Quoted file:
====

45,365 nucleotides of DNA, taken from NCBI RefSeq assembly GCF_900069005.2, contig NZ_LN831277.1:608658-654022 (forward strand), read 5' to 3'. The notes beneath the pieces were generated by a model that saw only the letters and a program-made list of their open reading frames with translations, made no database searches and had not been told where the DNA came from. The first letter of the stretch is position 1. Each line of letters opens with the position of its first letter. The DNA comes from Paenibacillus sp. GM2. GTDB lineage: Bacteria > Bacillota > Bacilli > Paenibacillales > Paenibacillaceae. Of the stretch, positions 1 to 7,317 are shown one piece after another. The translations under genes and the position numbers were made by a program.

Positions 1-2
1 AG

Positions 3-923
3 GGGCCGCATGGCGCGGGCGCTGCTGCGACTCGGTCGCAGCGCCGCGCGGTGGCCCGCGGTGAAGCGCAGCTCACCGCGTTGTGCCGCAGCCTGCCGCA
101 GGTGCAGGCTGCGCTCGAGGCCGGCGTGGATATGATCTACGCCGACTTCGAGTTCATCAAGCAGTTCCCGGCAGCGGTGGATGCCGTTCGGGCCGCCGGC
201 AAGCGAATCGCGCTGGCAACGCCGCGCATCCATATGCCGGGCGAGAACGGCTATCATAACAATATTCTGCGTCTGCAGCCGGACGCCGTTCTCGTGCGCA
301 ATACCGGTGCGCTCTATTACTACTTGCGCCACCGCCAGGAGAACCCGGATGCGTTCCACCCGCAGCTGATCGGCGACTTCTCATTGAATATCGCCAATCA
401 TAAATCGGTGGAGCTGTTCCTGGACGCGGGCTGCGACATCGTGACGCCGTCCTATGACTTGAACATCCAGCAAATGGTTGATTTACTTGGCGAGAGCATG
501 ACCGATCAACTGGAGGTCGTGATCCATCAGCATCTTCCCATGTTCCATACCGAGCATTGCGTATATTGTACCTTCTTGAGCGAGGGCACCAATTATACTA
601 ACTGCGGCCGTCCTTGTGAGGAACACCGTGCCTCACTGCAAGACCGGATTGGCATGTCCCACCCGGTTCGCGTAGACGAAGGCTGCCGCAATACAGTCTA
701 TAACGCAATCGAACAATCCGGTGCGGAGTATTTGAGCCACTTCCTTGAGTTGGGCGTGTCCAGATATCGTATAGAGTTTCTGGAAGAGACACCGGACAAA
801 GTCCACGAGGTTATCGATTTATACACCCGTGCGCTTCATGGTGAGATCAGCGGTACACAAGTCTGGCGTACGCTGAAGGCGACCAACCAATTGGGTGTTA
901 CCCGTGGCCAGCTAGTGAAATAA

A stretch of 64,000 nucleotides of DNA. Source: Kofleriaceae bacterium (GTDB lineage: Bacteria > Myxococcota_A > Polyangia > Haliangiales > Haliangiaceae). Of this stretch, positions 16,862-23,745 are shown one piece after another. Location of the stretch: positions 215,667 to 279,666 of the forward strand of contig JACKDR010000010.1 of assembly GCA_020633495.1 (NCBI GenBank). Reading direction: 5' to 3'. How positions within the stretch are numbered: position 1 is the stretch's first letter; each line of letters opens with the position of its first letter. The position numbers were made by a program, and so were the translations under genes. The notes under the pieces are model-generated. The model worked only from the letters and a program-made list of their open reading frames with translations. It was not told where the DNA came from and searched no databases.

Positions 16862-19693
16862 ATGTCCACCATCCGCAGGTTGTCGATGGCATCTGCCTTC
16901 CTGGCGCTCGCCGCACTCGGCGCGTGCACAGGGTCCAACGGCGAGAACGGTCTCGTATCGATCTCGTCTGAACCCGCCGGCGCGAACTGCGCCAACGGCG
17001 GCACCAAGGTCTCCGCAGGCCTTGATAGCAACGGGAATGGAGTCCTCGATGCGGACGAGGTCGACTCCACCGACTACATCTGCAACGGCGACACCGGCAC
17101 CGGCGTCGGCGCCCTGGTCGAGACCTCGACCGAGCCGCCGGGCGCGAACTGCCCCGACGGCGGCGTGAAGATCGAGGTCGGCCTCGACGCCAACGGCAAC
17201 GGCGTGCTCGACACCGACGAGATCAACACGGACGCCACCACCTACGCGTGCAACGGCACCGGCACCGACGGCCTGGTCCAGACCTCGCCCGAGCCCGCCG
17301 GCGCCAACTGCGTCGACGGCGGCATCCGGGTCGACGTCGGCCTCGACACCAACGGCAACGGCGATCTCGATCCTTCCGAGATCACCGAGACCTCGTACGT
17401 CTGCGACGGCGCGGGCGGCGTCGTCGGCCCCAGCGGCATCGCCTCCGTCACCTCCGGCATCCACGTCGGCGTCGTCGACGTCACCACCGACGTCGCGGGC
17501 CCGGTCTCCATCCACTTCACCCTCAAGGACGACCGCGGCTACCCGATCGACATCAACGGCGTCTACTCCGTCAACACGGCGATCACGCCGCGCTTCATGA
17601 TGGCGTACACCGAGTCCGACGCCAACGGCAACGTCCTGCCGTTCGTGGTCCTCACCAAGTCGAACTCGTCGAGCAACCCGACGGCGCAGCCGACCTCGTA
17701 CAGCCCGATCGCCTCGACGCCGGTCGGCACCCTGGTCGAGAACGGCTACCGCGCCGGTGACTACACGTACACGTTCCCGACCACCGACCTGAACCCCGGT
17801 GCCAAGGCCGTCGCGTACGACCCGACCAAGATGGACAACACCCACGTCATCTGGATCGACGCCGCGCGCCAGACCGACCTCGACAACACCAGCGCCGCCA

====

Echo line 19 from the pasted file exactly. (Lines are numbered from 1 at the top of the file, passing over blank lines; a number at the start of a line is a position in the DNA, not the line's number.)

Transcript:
17001 GCACCAAGGTCTCCGCAGGCCTTGATAGCAACGGGAATGGAGTCCTCGATGCGGACGAGGTCGACTCCACCGACTACATCTGCAACGGCGACACCGGCAC